The key differences between a race bike and a winter trainer
Winter training can cause more wear and tear on your road bike than the damage done by several years of summer riding. All that grit, road salt, rain and spray wears out moving parts right before your very eyes. Brake blocks and rims are devoured by that abrasive paste found on the roads from October through to March. Why ruin your lovely race bike for a couple of months training in the wet, when you can use a specific training bike that can cope with the wear and tear and still feels god to ride? Saving your racing pride and joy until the spring, when dry roads and daffodils beckon.
You don’t have to buy a new bike specifically for winter training, an old race frame built up with spare parts is ideal.
Keep your position
There’s no hard and fast rule about what type of frame to choose in terms of frame material or style, if you’re serious about racing or riding hard, then try to stick to the same type and size of frame you’ll be using the rest of the year. A riding position similar to your race bike position is a good idea so you feel comfortable on both bikes and can train properly in the same position. This prevents injury and keeps your muscles working as they would on your race bike.
Choosing the same pair of bars, stem length and height can aid this, and the same saddle you usually ride is essential for continuity and comfort. You can opt for cheaper and slightly heavier models of your race kit if you want to save money. Take plenty of care positioning these contact points so that you can glide effortlessly from one bike to the other, saddle height is another important feature especially if swapping between different shoes and pedals. Measure from the inside of the shoe bed to the saddle for an accurate position, and try to keep cleat alignment the same too.
If you’re planning on long rides then a couple of water bottle bosses are useful, but apart from that you can use any old frame that fits you well, an old racing frame is an ideal choice and maintains your riding position without compromise. Some people even ride fixed-wheel bikes during the winter for a change and to aid fitness, but most racers will want a bike with the same range of gears and feel as their normal bike. Weight isn’t so much an issue in winter or when training, a bit of weight resistance will make you appreciated your lightweight summer bike again.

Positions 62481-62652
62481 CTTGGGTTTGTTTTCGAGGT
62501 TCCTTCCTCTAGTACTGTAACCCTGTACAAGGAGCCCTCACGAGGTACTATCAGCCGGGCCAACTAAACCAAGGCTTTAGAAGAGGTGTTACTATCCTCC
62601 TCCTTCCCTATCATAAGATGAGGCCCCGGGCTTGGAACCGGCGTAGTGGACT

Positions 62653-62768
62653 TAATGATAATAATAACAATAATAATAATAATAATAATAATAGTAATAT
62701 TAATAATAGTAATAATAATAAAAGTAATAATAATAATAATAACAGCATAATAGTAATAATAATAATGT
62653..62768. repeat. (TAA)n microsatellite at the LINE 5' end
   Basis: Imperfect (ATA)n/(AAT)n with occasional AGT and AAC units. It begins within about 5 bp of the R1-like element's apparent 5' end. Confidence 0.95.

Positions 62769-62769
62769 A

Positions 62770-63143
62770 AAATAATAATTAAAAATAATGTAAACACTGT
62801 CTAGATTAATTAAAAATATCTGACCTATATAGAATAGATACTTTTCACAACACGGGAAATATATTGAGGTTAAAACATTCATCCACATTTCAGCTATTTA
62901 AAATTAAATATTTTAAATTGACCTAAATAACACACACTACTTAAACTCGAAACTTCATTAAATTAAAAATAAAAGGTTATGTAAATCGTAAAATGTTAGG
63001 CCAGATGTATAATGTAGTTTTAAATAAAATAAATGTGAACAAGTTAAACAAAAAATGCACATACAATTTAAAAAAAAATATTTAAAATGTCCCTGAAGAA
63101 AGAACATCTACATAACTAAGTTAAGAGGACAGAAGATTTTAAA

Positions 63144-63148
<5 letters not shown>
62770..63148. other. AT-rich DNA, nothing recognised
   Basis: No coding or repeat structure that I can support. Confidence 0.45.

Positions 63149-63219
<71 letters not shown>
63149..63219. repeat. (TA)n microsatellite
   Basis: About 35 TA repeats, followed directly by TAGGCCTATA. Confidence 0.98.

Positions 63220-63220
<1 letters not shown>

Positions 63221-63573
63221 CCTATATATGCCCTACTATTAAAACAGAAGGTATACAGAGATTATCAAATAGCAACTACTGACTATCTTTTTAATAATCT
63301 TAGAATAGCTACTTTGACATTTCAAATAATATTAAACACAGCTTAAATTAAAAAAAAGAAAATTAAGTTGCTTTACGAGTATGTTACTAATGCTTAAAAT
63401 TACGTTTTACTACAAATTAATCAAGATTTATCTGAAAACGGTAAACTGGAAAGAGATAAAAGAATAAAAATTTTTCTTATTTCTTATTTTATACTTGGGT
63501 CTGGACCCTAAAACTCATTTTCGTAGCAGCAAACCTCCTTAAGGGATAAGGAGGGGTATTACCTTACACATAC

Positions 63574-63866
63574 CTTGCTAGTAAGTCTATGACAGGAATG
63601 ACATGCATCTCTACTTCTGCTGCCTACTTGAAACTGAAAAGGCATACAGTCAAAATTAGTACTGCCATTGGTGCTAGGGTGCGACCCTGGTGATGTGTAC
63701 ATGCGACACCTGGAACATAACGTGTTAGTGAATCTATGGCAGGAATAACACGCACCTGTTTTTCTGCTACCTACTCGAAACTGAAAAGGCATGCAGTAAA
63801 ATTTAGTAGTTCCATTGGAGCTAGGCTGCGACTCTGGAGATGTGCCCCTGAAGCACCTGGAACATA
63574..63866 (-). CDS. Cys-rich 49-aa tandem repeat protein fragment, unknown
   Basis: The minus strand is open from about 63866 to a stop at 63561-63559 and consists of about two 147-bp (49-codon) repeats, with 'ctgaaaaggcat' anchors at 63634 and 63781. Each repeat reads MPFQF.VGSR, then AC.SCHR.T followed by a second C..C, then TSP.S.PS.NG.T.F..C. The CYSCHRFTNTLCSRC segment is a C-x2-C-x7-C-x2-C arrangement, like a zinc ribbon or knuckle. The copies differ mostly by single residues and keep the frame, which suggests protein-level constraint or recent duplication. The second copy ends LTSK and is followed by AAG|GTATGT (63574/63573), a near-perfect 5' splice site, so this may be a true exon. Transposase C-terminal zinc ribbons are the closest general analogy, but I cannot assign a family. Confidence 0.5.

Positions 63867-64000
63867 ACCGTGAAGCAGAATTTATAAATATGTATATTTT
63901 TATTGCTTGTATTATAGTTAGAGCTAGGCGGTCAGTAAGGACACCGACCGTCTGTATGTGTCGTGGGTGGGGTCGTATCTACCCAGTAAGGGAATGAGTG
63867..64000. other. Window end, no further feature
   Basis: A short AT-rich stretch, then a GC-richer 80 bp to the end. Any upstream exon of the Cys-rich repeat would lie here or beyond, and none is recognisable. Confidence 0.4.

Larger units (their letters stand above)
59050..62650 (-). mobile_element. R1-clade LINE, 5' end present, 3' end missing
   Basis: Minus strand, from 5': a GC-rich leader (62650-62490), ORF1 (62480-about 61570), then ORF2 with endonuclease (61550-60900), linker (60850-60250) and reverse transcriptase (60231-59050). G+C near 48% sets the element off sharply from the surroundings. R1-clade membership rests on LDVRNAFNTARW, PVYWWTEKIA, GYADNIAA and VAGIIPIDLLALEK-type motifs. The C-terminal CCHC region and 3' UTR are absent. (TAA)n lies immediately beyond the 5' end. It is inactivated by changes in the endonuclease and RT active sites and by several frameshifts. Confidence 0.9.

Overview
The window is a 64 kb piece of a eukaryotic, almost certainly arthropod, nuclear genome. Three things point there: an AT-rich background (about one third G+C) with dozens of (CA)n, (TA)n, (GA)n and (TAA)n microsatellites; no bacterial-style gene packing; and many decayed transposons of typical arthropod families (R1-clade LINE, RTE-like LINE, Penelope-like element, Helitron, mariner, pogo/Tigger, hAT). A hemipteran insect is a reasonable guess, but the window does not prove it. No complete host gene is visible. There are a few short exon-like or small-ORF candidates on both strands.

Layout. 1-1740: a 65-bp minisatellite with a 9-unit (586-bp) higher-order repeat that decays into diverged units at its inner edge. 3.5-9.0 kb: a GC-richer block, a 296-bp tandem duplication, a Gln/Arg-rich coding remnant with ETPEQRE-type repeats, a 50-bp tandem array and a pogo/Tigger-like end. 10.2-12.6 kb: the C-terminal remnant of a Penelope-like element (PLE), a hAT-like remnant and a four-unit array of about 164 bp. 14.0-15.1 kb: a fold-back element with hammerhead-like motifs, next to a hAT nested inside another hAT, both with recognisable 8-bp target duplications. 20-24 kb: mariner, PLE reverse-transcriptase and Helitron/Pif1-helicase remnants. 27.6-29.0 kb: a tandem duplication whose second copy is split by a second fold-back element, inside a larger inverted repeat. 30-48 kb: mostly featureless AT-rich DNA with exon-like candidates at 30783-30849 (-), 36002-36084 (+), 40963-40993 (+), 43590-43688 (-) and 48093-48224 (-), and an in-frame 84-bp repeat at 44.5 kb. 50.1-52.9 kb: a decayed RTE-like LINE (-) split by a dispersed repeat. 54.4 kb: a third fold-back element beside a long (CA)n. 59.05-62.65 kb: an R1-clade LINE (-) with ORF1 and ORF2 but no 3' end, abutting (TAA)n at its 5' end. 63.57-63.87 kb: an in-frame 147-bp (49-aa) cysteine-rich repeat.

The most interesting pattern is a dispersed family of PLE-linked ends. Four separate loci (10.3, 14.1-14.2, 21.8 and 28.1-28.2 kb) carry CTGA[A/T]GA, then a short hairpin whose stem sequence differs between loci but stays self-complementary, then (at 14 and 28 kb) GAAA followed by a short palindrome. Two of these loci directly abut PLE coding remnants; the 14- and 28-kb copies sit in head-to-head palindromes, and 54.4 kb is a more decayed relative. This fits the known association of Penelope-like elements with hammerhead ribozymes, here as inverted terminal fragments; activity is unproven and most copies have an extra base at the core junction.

Having a winter training bike also means you can fit mudguards and lights without worrying about weight and looks too, they are ideal for training in bad weather and at night. Mudguards not only keep cold water and spray off your body but also prevent gritty water from spraying moving parts too, plus it’s more sociable when riding in a group.
Wheel and tyres
Wheels and tyres need to be somewhat tougher than your usual race and summer choice, if you’re building or buying a pair for winter training then opt for a thicker rim wall to ensure longevity with enhanced wear from water, grit and salt. A good quality sealed hub is essential to complete the wheel and we’d recommend slightly wider and tougher tyres too with more grip than smooth race tyres. Try tyres with added sidewall protection from punctures, there’s nothing worse than getting a puncture in the cold and rain.
This is really the most essential feature of a winter bike. Riding in the wet is no fun at all, but getting soaked through to your skin from the spray kicked up from your tyres can quickly turn a ride into a battle to stay warm and focused. Mudguards can be retro fitted to any bike, with various clip-on style mudguards catering for all bike designs. A true winter bike though, will have mounts for fitting a set of full-length mudguards which offer much more protection than clip-on guards.
The concept behind having a dedicated winter training bike is to be ready for all weather conditions without having to spoil your best bike: reliability coupled with your usual riding position is a perfect choice for the cold winter months.